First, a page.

“There can be no knowledge without emotion. We may be aware of a truth, yet until we have felt its force, it is not ours. To the cognition of the brain must be added the experience of the soul.” -Arnold Bennett
I married into a family whose primary operating principle was “If something is wrong, don’t talk about it.” Even as a young woman in my early twenties, I knew instinctively that silence in the face of difficult emotions is a mistake. In the years of therapy that I undertook during adolescence to deal with my own family’s dysfunction whose version was “If something is wrong -scream about it,” I learned the power of giving language to emotions.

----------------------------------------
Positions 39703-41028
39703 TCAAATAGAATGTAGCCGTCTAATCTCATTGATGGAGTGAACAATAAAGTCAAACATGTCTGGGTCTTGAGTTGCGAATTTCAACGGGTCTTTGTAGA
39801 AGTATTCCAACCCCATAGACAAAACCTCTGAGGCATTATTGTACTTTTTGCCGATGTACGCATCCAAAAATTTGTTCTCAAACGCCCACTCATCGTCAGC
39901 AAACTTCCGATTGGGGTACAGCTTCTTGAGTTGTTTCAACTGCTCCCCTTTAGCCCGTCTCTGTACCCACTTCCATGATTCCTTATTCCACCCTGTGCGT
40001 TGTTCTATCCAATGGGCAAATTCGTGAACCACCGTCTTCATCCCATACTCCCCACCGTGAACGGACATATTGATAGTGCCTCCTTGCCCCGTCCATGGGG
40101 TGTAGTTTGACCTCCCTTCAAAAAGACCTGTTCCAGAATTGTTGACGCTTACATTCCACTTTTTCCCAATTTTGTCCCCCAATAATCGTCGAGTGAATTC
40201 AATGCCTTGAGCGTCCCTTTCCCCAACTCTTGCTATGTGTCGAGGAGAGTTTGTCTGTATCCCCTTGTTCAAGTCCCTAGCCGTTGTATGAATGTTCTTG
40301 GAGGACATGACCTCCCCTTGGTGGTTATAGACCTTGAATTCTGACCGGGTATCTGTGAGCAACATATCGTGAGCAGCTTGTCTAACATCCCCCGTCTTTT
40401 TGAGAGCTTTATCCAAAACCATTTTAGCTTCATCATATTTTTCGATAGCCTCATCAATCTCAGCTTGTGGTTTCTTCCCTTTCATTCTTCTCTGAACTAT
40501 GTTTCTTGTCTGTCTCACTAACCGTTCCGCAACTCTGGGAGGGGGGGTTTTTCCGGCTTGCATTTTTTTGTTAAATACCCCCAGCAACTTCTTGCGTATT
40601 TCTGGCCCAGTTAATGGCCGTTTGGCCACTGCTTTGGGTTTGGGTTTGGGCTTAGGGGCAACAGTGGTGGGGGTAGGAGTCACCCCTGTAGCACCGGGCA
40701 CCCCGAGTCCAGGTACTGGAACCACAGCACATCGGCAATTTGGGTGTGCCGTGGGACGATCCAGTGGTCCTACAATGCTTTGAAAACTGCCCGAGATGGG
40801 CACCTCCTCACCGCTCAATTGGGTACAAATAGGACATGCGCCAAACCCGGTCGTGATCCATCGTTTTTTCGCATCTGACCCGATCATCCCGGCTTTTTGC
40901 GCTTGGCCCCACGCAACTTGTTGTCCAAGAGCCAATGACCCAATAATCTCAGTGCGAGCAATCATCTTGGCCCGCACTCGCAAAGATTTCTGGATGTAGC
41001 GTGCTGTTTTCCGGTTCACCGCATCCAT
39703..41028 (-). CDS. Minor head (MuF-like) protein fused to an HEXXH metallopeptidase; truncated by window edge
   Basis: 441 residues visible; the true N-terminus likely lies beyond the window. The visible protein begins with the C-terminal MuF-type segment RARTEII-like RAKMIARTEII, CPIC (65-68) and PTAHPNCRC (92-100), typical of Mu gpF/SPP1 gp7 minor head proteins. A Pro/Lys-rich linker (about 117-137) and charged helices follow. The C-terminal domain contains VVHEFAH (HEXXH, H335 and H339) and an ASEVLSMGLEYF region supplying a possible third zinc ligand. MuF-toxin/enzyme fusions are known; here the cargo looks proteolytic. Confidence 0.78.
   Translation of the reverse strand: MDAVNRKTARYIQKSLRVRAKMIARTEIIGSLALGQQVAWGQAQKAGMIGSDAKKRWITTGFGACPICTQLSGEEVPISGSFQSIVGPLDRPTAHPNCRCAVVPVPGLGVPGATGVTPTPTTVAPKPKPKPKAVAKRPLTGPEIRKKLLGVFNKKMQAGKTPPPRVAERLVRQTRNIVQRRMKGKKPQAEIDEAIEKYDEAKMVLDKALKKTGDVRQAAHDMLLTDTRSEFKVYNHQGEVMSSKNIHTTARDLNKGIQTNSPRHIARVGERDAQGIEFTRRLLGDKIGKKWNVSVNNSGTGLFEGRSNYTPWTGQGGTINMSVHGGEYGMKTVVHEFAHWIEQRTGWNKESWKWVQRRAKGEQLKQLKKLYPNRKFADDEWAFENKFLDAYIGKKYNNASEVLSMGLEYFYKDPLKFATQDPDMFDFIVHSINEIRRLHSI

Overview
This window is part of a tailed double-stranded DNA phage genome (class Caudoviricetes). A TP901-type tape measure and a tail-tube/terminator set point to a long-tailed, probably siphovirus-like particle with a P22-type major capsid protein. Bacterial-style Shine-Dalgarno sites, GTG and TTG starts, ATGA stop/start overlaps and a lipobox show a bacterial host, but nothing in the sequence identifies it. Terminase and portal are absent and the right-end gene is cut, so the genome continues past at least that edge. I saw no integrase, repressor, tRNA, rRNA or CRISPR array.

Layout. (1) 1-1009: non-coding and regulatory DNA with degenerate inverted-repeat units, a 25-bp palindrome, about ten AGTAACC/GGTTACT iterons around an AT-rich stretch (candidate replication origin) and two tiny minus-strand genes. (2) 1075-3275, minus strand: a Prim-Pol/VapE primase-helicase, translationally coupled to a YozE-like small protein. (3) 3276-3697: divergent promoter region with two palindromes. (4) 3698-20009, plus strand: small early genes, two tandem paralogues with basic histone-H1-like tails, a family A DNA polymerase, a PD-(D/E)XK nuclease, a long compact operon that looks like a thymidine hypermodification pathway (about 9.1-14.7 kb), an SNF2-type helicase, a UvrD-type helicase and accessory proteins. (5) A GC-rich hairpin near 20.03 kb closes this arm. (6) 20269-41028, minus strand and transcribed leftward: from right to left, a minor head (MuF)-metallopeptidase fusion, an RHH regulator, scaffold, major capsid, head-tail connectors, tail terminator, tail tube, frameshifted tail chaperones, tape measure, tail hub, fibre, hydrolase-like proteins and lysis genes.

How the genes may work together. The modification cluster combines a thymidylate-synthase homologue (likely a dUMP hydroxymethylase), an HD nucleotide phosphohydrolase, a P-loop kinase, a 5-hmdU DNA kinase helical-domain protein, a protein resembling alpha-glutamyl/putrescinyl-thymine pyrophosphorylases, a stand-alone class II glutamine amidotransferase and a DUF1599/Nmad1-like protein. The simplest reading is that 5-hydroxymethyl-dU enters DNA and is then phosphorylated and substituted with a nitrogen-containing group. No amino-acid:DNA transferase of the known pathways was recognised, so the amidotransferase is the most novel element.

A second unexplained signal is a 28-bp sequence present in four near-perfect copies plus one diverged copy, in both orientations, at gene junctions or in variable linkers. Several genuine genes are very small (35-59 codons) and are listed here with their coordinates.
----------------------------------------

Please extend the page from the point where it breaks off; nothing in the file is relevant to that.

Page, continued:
Talking about feelings requires learning the nuances of first identifying them. Many children grow up not knowing the difference between basic emotions like fear, sadness and anger. Anger is the easiest emotion for most people to express, whether inward or outward, and many grow up without the emotional support to experience these other more vulnerable and painful emotions.